The two most important components in cannabis oil are THC and CBD and are always separated from Glostrup pharmacy’s side (in Denmark), but can be combined with advantage for certain patients. They have very few side effects and in recent times no one has died from cannabis, which on the other hand often happens with alcohol and some pharmaceutical preparations.

CBD seems to support the heart by making it stronger so that it pumps better, but at the same time it lowers blood pressure. So, the few patients with very low blood pressure did not get CBD prescribed as a too low blood pressure can be uncomfortable and unhealthy for the patient.

Edith has learned that if patients get a lot of THC (the psychoactive component) through rectal insertion, the psychoactive effect is very small or completely reduced. If taken orally, people can be strongly influenced, even by smal doses. CBD has no psychoactive effect and can be taken orally on the mucous membranes instead.

Edith told a funny little story about THC ingested rectally and orally.
One patient had received his THC oil and even chosen to fill his gelatin capsules for rectal insertion. By the time she finished this, she had got THC oil on her finger. She had a wound on her lip and smeared the oil on the wound and the rest she licked off her finger. Shortly after, she was heavily influenced by the THC, and had to call her work to take the day off.

Edith has also experienced other interesting stories:

A patient came with breast cancer that had spread to the bones. She received no treatment other than cannabis oil, and each time she was scanned during cannabis treatment, the cancer had become less. The hospital thought it was a miracle. To the doctors, she made no secret of the fact that she was taking cannabis with large doses of CBD.

Another patient came to Edith with pancreatic cancer, which had a large spread. A condition in which the patient rarely lives quite long. The patient received traditional treatment with radiation and chemo. Her chemo doses were very large despite her small physical size. Even large adult men would not be able to handle half of her doses. But she took cannabis on the side, and had virtually no side effects and the cancer remained unchanged. After 2 years, she stopped using cannabis for some reason. She died approx. 1 month after she stopped.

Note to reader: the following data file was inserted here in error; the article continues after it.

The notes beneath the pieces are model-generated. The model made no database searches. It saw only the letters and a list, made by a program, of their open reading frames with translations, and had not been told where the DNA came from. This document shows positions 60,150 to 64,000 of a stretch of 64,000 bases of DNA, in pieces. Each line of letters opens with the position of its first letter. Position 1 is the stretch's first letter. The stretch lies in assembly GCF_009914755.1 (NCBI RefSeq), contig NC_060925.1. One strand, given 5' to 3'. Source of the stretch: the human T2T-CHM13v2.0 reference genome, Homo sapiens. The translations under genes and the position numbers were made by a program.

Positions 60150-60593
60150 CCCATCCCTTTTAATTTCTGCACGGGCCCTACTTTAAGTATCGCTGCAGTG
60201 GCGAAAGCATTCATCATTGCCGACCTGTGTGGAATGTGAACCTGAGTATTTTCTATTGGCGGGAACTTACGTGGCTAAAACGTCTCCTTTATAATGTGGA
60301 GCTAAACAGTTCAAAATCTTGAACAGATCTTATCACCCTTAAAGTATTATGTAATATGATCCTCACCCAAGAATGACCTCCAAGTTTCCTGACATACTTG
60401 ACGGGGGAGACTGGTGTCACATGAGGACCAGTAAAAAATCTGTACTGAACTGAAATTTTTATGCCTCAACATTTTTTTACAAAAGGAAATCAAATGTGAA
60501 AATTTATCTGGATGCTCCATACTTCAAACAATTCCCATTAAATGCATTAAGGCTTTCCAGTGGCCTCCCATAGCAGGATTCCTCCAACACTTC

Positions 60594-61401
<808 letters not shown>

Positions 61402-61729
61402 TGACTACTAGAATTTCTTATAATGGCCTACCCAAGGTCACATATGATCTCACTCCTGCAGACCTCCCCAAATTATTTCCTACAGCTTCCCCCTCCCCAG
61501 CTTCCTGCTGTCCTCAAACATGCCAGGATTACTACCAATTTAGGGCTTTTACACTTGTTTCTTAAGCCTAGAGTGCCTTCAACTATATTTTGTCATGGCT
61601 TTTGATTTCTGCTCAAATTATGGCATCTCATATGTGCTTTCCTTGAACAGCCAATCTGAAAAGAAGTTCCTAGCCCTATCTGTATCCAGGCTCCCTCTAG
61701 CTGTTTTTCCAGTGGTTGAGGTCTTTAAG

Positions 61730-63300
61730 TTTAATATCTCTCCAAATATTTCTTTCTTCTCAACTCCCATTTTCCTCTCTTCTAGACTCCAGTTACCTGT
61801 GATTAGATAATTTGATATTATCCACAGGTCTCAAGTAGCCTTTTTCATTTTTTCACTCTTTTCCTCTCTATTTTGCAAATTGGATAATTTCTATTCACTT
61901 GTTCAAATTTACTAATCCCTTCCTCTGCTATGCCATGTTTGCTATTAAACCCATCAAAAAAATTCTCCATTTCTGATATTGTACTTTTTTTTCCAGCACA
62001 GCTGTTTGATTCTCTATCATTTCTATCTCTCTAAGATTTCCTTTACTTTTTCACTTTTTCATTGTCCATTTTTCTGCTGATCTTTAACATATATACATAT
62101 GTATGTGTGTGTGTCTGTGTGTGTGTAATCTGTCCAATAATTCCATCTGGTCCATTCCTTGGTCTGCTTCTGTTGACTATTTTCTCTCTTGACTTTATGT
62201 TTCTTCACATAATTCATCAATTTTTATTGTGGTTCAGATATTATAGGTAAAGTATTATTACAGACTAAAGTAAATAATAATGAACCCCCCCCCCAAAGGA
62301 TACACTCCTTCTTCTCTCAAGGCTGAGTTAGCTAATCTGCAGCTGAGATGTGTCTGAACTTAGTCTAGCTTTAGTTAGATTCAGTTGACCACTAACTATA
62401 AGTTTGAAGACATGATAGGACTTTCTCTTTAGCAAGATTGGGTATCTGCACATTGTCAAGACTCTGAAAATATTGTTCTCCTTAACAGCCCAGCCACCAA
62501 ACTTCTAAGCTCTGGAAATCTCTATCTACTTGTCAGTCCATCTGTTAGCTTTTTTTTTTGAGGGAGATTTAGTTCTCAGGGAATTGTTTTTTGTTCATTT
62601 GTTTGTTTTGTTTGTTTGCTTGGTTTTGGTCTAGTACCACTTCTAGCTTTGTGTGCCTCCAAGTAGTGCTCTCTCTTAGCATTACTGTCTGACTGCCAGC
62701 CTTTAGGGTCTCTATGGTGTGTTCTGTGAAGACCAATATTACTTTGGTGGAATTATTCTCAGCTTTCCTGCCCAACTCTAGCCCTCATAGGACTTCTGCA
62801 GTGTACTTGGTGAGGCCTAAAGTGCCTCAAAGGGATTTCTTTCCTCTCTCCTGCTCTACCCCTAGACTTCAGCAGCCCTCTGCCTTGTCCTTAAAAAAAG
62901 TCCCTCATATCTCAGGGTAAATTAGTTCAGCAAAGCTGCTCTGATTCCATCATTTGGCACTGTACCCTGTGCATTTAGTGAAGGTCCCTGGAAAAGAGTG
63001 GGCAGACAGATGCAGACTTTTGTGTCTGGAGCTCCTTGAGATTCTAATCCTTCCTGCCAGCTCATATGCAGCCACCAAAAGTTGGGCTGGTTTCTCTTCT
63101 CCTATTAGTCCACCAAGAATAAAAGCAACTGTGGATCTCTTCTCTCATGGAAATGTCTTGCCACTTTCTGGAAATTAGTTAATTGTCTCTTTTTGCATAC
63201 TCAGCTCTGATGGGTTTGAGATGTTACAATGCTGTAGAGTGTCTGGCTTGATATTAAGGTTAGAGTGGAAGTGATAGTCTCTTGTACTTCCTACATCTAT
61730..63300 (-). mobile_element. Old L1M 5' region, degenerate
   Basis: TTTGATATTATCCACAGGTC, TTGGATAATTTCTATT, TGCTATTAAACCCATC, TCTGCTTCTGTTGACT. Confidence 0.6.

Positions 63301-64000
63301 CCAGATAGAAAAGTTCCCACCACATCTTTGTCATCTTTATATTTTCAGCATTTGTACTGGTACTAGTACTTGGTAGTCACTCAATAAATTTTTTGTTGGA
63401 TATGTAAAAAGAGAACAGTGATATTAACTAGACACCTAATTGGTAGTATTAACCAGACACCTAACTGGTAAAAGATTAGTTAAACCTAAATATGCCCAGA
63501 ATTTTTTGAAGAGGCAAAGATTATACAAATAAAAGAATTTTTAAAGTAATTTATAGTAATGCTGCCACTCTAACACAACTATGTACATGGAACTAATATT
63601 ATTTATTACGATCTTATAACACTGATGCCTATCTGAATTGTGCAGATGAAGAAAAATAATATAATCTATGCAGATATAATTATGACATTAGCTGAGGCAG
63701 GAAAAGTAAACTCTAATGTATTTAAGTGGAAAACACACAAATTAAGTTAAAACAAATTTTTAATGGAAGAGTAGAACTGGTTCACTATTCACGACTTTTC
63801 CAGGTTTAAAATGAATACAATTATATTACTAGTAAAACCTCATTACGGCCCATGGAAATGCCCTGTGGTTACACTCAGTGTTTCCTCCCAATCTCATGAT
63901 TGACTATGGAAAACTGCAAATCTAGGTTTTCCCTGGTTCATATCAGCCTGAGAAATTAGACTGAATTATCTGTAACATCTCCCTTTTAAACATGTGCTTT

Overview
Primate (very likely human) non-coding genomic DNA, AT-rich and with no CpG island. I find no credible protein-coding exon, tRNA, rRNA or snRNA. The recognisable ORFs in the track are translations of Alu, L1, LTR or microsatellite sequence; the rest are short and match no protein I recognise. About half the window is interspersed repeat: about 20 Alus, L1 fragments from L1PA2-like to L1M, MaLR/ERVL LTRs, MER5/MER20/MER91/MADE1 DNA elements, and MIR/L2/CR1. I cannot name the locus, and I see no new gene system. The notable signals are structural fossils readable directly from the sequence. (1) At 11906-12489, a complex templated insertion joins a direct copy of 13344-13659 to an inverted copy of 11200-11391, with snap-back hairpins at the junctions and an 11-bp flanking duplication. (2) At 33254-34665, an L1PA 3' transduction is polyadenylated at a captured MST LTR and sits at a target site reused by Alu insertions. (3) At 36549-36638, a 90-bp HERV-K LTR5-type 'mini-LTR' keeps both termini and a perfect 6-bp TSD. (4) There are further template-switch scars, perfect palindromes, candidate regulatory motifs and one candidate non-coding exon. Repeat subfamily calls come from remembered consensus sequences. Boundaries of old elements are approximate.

A man with prostate cancer was also prescribed cannabis by Edith, and his PSA count was below 0.2 for the entire period. He also suffered from “driver blows” on the fingers. This meant that his fingers were crooked and he had impaired motor skills in the hand and fingers. Unfortunately, the cannabis oil itself did not work on this disorder, but instead he tried to lubricate himself with a CBD cream. His symptoms completely disappeared after he smeared hand and fingers with the cream. Now he can play table tennis again.

The last example was a woman with lung cancer spreading to the lymph nodes, having some pain. She did not receive any conventional treatment, only cannabis oil. Her condition is unchanged. She lives a fairly normal life, despite her serious condition.


Edith says that the majority of the cannabis oil that she has prescribed has been produced magisterially at Glostrup Apotek, Denmark. The oil comes as THC and CBD oil from Germany and must undergo many samples / tests before it can come in capsules or in bottles as finished oil. Due to the requirement for the many samples and tests, the price is very high, according to Glostrup Apotek. An amount of oil for just one month’s consumption can easily sum up to several thousand danish kroner.

There may not yet be enough scientific evidence for the effects of cannabis oil, but Edith has clearly seen that cannabis oil has a very beneficial effect on patients’ quality of life. It is important to have these eyewitness accounts collected so that politicians can see the value and importance of cannabis oil.

Links:
video: ”Cancer: En anden vej”
video: ”Forbud mod Asbest, januar 1987”